Versions of Blazor

Developers have two options when developing a Blazor app – Blazor Server that runs in the context of ASP.NET on the server, and Blazor Client, which is a client-side WebAssembly execution model.

  • Blazor Server - ASP.Net Core Server is the host for apps developed in Blazor. This hosting is done in ASP.Net Razor format. As clients in remote areas function as thin clients, the server takes the heavy processing load. A web browser of the clients downloads a small page and updates its user interface. This happens over a single connection. This server was released as a part of .Net Core 3.

Blazor Server Example with SignalR

  • Blazor WebAssembly - In this mode, single-page apps are downloaded to the web browser of the client before running. Here, the download size will be larger as compared to the Blazor Server. However, there will be a difference based on the app. Also, the processing is done entirely on the client hardware. Rapid response time is the beneficial side of this app type. As you can understand from the name, the client-side framework is written not in JavaScript but WebAssembly. They can be used together as well.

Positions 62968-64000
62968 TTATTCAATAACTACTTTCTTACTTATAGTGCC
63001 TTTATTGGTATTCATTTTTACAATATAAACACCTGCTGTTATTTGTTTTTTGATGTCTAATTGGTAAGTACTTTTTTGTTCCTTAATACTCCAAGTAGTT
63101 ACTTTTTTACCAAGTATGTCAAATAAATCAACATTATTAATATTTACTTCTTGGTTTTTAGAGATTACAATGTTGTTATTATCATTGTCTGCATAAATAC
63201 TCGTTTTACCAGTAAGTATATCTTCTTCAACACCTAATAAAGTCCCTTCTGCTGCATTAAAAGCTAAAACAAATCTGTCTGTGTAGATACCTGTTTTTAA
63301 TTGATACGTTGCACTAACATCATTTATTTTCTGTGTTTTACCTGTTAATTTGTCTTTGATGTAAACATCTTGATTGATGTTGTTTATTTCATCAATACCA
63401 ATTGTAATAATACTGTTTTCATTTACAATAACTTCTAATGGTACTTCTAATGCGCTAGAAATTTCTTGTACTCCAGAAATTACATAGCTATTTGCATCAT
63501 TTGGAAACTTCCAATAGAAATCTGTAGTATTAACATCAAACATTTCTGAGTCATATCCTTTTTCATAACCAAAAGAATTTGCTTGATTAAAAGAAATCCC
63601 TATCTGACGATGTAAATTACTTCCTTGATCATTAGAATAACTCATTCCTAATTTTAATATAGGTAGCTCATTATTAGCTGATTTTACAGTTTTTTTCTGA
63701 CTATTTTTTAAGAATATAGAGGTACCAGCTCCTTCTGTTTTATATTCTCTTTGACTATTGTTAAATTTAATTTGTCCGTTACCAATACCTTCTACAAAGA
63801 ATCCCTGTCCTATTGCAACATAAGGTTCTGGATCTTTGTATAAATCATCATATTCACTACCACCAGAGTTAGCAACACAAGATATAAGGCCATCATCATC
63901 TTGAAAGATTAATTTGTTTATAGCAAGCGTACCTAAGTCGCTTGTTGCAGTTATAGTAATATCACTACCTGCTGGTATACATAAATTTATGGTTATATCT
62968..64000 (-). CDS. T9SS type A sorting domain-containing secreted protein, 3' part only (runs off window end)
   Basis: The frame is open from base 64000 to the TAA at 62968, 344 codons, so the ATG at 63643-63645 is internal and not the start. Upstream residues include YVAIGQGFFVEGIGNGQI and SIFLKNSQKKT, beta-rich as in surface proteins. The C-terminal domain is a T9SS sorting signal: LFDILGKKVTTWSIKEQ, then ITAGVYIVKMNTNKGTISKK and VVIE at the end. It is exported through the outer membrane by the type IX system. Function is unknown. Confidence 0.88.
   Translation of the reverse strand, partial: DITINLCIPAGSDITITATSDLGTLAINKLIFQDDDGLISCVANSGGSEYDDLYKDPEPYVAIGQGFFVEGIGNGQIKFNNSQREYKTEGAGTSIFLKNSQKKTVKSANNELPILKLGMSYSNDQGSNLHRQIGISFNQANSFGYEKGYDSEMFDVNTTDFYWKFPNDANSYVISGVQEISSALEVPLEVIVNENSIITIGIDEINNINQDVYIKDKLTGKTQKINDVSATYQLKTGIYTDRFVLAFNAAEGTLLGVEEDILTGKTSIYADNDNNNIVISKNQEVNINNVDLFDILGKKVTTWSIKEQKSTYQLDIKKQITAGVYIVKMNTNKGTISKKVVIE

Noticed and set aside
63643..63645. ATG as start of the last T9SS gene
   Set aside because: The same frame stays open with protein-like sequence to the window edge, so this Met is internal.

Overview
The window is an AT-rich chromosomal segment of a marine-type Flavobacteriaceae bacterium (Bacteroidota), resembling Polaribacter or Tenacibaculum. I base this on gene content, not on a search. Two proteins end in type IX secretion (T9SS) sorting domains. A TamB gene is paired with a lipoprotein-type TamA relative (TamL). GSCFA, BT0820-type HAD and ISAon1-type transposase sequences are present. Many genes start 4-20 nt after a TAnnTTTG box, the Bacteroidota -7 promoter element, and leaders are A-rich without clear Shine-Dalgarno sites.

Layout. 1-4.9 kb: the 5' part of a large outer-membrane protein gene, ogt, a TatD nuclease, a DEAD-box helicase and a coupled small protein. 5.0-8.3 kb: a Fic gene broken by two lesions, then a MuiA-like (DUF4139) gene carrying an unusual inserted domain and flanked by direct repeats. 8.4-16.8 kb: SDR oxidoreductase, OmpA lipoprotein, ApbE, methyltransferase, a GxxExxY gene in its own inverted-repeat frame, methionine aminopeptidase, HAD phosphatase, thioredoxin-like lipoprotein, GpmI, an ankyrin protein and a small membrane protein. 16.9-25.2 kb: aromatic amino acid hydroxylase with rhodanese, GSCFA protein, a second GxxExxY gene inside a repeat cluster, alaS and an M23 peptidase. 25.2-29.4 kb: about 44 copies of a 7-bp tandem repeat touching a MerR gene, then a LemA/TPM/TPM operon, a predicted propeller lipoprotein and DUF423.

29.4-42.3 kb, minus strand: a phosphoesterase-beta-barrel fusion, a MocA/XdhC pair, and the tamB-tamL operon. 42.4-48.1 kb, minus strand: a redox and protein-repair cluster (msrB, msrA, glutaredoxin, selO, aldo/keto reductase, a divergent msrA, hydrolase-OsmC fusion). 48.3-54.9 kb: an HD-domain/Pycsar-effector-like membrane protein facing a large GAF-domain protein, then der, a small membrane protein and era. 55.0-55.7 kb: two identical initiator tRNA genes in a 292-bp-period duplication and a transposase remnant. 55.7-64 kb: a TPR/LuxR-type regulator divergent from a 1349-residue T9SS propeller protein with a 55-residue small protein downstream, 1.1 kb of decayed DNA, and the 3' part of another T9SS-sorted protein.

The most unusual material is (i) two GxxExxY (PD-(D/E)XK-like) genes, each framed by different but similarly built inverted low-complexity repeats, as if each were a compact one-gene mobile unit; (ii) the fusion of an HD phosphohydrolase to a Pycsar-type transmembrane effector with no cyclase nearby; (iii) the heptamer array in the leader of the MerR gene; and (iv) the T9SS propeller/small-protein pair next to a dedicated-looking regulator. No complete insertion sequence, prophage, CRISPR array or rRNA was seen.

Blazor WebAssembly Example

Learn more about Blazor WebAssembly and why it’s got a lot of buzz.

Key Features

As Blazor is relatively new , if you are not following developments in the Microsoft web ecosystem there is a chance that you have not heard of Blazor yet.  However, there are some common misconceptions around Blazor, so let’s take a look at what Blazor brings to the table.


One question that people often ask when they approach Blazor is about CSS. When Blazor uses Razor templates for the creation of components, the outcome is HTML-rendered in the browser. The CSS and HTML generated by Blazor are no different to the browser than other CSS or HTML. The meaning is that you can use all CSS features that include pre-processors like Sass, CSS Custom Properties, and responsive design in Blazor.